The close DNA sequence similarity between men and apes has led some to suppose that a man is no more than a wimpy chimp with a slightly swollen head. Further, it has been suggested, since the difference between men and apes is so trivial, there must be creatures somewhere in the limitless expanse of the universe at least as superior in intellect to us as were are to chimps. So, according to this line of thinking, despite the modest enlargement of the human fore-brain, we have little to be swelled-headed about.
But this reflects a misunderstanding of the difference between men and apes and the significance of that difference.
Both men and apes are mammals, which means that they are built to the same plan. They have liver and lights, stomach and spleen, four limbs, a head and a tail. At the cellular level the similarity of design is even closer: the same membranes, organelles, nucleic acids and enzymes. So inevitably men and apes share much the same DNA sequence, as they do with horses and hamsters, and even with reptiles and fishes, fungi and forest trees.
There is an underlying biochemical unity to the life of this Earth. But that does not make the fangs of a tiger and the molars of a camel functionally equivalent. Small changes in the proportions and slight differences in the elaboration of a basic design can result in fundamental differences in function.
Thus with the brains of man and chimp. In the lobes and their connections the two are largely similar. But the human brain has approximately twice the mass of the brain of a chimp, and there is a many-fold difference between the two in the size of certain lobes. The human brain is thus adapted to functions unknown to the mind of a chimp.
And it is possible for very slight genetic changes to result in qualitatively transformational changes in function. For example, a single-gene mutation that results in one additional rounds of cell division in some portion of the embryonic brain would double the final volume of that part of the brain.
Why, then, it might be said, if the only thing distinguishing a man from an ape is a small collection of single gene mutations, the difference between us is indeed trivial. But that is to misunderstand the evolutionary step that man has made and which no other ape has, or could ever make, so long as mankind exists.
To evolve a larger brain, an organism must have use for a larger brain. The brain is an energy intensive organ, requiring a continuous infusion of glucose and oxygen. A chimp with a brain like that of a human would be at a severe disadvantage. It would want to sit around and think but it would need to work harder than every other chimp to obtain the food necessary to keep its costly brain alive.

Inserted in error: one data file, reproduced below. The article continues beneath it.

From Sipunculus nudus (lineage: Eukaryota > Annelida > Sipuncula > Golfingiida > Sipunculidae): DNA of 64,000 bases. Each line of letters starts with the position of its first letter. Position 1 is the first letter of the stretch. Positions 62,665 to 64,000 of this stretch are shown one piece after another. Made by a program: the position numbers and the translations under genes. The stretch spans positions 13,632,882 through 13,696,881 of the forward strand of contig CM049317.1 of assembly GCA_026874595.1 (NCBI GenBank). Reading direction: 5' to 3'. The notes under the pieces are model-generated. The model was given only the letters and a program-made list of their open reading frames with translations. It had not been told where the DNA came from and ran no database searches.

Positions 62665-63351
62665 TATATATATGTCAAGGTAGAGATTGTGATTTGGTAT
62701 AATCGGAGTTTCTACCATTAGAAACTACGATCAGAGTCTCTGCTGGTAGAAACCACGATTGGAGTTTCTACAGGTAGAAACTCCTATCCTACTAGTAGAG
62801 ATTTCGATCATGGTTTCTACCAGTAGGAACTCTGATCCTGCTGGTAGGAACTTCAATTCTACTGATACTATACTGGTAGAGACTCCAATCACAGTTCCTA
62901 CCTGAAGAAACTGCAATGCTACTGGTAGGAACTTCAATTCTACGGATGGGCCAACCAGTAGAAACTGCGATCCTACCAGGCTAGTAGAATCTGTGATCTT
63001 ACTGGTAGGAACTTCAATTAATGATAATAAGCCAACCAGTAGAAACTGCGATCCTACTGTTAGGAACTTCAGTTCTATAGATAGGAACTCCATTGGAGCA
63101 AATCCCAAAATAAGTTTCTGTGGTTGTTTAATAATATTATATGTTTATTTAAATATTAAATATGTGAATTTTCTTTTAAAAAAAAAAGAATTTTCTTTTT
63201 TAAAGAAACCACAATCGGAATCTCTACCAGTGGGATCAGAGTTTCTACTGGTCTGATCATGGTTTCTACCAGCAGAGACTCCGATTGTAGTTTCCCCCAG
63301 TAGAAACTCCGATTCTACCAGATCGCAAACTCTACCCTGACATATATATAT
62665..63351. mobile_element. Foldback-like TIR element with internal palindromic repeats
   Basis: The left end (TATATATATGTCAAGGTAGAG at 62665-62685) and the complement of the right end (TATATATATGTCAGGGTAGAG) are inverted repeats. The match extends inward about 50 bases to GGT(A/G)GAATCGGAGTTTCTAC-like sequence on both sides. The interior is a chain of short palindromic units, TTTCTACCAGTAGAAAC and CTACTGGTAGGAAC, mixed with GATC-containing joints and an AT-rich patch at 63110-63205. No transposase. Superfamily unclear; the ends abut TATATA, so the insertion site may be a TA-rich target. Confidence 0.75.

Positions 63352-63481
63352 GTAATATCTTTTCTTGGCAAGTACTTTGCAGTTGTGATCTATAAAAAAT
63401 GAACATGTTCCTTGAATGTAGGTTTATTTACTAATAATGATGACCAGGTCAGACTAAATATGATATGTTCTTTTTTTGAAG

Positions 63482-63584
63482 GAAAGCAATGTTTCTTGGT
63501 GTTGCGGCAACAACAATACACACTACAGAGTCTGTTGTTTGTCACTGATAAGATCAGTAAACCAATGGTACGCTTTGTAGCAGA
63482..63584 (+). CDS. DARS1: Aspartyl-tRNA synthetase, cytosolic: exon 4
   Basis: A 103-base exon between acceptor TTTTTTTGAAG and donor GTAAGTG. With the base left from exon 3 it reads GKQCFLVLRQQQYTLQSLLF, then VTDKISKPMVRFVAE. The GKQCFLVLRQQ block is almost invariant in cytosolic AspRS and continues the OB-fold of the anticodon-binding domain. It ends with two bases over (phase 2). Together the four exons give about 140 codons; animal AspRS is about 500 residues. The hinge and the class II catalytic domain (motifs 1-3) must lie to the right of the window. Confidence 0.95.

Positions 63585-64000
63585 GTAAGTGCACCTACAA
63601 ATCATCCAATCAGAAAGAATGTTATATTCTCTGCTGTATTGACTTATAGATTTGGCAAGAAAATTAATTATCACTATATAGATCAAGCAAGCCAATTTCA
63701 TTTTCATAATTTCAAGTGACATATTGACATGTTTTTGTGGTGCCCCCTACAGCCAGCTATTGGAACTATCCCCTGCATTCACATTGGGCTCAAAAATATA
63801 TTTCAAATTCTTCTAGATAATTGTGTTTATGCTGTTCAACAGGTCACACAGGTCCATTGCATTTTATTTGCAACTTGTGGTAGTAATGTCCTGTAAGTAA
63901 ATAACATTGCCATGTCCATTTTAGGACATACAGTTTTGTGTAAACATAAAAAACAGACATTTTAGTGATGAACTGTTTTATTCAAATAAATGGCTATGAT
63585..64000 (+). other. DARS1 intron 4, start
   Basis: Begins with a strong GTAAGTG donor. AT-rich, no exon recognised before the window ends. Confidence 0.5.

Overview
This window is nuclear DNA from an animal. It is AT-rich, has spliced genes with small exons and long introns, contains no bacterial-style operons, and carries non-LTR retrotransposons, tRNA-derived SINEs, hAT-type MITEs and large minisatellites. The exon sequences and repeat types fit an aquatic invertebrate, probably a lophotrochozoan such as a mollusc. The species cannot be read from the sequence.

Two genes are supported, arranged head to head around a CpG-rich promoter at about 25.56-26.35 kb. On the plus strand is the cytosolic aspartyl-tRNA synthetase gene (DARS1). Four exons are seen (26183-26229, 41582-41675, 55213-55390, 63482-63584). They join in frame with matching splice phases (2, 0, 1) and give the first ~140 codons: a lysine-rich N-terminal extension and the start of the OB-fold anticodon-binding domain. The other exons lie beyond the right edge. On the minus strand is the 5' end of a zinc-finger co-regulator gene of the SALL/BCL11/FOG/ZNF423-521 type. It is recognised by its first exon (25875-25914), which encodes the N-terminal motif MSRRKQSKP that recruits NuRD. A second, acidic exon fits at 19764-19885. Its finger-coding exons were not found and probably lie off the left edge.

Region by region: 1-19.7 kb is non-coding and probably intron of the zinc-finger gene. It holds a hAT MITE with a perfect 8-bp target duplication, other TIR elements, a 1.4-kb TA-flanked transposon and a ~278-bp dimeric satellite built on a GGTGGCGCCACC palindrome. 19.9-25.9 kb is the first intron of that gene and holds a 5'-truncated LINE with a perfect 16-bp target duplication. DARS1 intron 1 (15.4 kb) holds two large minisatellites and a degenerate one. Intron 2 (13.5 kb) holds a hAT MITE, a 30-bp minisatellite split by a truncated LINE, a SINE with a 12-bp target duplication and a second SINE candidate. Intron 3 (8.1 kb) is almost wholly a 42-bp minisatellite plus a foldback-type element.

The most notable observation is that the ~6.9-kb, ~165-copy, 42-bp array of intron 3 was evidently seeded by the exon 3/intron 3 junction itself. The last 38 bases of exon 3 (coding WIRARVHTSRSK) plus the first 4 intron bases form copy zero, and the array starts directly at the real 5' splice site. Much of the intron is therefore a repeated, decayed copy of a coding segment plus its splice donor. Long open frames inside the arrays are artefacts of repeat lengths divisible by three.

The only way such a chimp could survive would be to invent language, create a civilization and its associated technologies thereby raising the chimp living standard while lowering the hours of work.
That is what mankind achieved. And that is what no other species on Earth can achieve while mankind exists because mankind has preempted the resources of the entire planet.
As to the claim that an extraterrestrial intelligence would likely consider the mind of man as feeble a thing as we humans are inclined to consider the mind of a chimp, the answer should be, "give us time."
It took humans about one hundred thousand years to exchange the lifestyle of an ape for that of a yuppie. But most of that transformation occurred, with exponential acceleration, in the last ten thousand years.
Humanity is now at a critical point in its existence. We have technology that can put the entire accumulated knowledge of the species at the fingertips of every one of the seven billion membners of the species. And electronic media allow us to do that at trivial cost. The result could be an explosion in technological innovation the like of which we can hardly imagine and which will either lead us very quickly to self-destruction or grant us the power of gods.
Not only do we have the ability to educate every receptive mind to a point far beyond that reached by Aristotle or Newton, but to build intelligent machines that can outperform the human intellect by orders of magnitude.
This is precisely the transformation that any intelligent civilization created by organically evolved creatures anywhere in the universe must have undergone. It is the transformation from advancement through haphazard accumulation of mutations and genetic rearrangements that yield short-term survival advantage, to the engineered improvement of the organism and its enveloping civilization.
And once evolution is intelligently planned, it likely follows the same course anywhere in the universe. There is now no apparent limit to the advancement of human knowledge and dominion over the planet and beyond—unless we are destroyed by our own technology. But in that case, intelligent life may be a self-limiting phenomenon wherever it arises in the universe, in which case the civilization of humanity is approaching a climax of complexity that will never be exceeded anywhere in the universe.